Several dozen residents came out to the Guelph Tool Library’s Re:Purpose Fest on Saturday to recycle everything from car seats to books to suitcases with organizers trying to build awareness around how sharing and reusing can be beneficial.
“Our goal is to make people start to think about how they’re purchasing and how they’re using things,” John Dennis of the Tool Library told The Post, explaining that there needs to be awareness around how much energy is used to produce a single item.
Giving an example, Dennis explained that a regular $200 drill is only used for 15 minutes by a consumer and will they will discard it after time because it is not maintained — causing significant waste.
In response, the Tool Library has a system where they have a few drills shared by many people, resulting in less waste and more longevity for the product.
The festival featured several vendors recycling VHS tapes, electronics, scrap metal, suitcases, Tupperware and wine corks, among a variety of other tables. There was also food available with a donation to the Tool Library, a group due to become a not-for-profit organization on Aug. 1.
David Bruce and Associates, an agency of event sponsor The Co-operators, were taking in child car seats from the community to recycle, tear down and rebuild into new seats. Those that missed the Re-Purpose Fest are able to drop used vehicle seats off at the agency’s local office at 218 Silvercreek Pkwy North.
Noah Nogueira ran a juggling show and workshop. There was also a live band on hand as attendees milled about Tytler Public School just east of downtown Guelph.
How to reuse
John Dennis, Tool Library co-ordinator, told The Post that his organization considered calling the event “everything you ever wanted to recycle but you didn’t know how”, reflecting what the goal of the event was.
“We want people to think about their purchases and what their consuming and how they’re using things and is there a better way,” he explained, saying he wants to encourage consumers to think about the longevity of an item, what they are going to use it for and for how long.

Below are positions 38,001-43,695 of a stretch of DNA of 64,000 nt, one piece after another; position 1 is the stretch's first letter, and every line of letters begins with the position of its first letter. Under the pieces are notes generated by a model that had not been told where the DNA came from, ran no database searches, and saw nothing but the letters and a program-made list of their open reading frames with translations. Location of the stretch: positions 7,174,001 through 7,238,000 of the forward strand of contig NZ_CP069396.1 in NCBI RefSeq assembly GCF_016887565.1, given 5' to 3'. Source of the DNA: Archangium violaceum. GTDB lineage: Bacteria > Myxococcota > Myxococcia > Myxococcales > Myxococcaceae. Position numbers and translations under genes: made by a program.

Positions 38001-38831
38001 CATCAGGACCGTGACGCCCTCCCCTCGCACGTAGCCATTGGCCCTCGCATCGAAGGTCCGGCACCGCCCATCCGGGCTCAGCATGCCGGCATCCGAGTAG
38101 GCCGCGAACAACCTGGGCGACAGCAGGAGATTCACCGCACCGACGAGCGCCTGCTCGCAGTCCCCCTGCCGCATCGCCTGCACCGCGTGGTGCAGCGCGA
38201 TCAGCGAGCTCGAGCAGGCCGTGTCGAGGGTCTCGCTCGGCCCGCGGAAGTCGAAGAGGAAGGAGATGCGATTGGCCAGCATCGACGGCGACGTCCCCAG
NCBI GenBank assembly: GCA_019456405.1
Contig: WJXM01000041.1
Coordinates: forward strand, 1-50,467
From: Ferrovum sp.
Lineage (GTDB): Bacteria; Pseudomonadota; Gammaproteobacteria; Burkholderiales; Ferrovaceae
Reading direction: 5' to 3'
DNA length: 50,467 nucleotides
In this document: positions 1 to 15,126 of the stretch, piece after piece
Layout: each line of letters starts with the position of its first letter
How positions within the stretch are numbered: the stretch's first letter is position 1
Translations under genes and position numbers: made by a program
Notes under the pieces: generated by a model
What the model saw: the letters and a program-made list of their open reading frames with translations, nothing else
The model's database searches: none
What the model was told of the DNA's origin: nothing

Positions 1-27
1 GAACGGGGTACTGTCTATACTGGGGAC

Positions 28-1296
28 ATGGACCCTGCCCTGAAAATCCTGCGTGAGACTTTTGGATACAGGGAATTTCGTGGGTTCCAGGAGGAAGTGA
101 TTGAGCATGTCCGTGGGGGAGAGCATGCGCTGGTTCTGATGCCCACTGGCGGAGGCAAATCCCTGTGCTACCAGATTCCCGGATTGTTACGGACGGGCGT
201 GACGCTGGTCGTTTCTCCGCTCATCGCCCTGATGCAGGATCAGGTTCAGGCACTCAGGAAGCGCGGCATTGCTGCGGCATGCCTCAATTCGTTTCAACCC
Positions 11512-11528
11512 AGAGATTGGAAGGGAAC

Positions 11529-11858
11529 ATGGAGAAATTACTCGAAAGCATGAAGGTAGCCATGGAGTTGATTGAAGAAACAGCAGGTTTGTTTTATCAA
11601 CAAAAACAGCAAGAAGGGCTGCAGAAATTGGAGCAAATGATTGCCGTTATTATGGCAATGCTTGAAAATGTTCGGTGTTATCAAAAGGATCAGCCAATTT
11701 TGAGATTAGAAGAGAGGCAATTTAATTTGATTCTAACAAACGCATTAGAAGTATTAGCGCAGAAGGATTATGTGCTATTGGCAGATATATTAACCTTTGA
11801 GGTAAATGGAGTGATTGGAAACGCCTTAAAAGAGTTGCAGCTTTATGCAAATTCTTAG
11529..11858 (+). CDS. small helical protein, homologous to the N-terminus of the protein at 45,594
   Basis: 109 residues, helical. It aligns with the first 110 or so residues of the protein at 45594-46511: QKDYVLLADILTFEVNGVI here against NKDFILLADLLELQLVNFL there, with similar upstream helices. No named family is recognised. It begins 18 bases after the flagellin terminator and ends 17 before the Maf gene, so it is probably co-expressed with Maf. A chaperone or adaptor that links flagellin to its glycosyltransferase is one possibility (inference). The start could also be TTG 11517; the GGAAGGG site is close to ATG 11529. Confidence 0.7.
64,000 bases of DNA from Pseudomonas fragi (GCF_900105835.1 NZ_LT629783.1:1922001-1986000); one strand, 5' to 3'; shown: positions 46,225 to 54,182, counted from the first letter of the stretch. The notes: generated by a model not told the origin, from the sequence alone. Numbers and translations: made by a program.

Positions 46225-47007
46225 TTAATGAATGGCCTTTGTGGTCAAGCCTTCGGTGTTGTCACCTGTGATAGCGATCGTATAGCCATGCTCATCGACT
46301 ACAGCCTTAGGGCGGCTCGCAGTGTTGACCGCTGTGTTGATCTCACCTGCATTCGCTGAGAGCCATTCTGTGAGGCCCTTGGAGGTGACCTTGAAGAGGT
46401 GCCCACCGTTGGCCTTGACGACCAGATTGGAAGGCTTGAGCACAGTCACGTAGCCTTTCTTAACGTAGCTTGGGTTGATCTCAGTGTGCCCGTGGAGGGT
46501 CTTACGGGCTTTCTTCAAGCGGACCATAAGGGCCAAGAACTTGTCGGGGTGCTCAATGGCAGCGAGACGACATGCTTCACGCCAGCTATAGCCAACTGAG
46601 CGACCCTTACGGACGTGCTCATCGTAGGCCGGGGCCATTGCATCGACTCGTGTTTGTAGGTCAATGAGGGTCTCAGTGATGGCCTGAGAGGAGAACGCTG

The big idea, Dennis said, was that the end goal for the Tool Library is to reduce the impacts of climate change and look for more sustainable practices.
Citing a United Nations study, Dennis said that if society moved away from the current state of consumerism that employed an “end-of-use” behaviour — buying a product, using it and then throwing it out — and towards a reuse-focused model, it would have an impact equal to taking every car off the road.
The Re:Purpose Fest is the “fun side” of the organization’s mission, the organizer said, pointing to several partner stakeholders that came together for the festival.
When it comes to politics, Dennis was clear, saying “everyone has a part to play” and that the government is responsible for setting a “direction that we want to take things” in terms of waste and fighting climate change.
“Often that’s done through incentives, that’s done through enforcement. The role of [the Guelph Tool Library] is really to fill in some of the gaps and be there to help people out and be the fun aspect,” Dennis continued.
The co-ordinator sees the Library as “complimentary” to government initiatives in their push to build awareness around what people buy and if they are reusing.
“Maybe instead of all that energy that goes into everyone having a drill that sits on their shelf, get people to do more sharing and then we’ll have less energy used and less waste filling up our landfills.”